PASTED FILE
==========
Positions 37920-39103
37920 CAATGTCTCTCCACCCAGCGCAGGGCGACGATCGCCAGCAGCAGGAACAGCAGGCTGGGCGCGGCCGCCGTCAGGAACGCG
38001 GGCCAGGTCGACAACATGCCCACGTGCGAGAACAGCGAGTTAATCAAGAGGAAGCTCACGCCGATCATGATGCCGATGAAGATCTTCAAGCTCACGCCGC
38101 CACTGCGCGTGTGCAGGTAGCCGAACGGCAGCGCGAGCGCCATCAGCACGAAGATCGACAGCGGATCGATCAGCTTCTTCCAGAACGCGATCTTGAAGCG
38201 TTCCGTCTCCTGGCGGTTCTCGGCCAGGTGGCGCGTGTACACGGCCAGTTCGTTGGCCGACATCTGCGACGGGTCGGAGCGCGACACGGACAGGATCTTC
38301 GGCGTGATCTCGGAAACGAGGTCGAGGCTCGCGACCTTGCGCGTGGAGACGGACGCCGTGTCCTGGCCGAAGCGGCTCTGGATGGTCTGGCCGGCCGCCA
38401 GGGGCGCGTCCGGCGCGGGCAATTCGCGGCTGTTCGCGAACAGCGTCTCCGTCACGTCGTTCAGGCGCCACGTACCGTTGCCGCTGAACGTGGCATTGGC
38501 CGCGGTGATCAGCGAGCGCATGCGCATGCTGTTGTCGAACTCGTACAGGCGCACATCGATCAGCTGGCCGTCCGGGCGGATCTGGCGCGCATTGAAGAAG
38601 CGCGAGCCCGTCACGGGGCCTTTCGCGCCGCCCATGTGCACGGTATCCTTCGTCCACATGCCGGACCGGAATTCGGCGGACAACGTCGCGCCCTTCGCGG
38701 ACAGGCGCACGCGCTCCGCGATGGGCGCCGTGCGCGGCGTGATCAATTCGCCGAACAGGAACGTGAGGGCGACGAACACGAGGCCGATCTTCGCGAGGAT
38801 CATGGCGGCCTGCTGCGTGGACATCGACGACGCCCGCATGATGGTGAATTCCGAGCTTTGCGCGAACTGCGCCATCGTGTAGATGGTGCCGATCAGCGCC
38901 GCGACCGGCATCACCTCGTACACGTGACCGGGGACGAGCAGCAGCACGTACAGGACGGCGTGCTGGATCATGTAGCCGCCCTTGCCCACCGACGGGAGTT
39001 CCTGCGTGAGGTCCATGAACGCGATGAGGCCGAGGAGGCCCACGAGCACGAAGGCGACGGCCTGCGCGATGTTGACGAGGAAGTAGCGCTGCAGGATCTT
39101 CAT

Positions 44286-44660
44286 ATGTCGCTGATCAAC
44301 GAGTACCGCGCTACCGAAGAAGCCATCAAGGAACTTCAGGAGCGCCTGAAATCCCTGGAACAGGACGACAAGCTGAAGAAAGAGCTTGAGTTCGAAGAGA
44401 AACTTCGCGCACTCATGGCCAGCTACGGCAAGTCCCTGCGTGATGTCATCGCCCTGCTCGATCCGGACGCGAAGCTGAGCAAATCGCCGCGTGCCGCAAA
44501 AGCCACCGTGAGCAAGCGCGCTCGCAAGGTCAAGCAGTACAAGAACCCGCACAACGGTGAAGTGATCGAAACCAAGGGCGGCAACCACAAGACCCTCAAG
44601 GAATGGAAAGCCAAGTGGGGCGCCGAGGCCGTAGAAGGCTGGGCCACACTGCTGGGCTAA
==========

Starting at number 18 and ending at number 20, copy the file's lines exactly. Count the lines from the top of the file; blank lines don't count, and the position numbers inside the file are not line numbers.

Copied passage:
44401 AACTTCGCGCACTCATGGCCAGCTACGGCAAGTCCCTGCGTGATGTCATCGCCCTGCTCGATCCGGACGCGAAGCTGAGCAAATCGCCGCGTGCCGCAAA
44501 AGCCACCGTGAGCAAGCGCGCTCGCAAGGTCAAGCAGTACAAGAACCCGCACAACGGTGAAGTGATCGAAACCAAGGGCGGCAACCACAAGACCCTCAAG
44601 GAATGGAAAGCCAAGTGGGGCGCCGAGGCCGTAGAAGGCTGGGCCACACTGCTGGGCTAA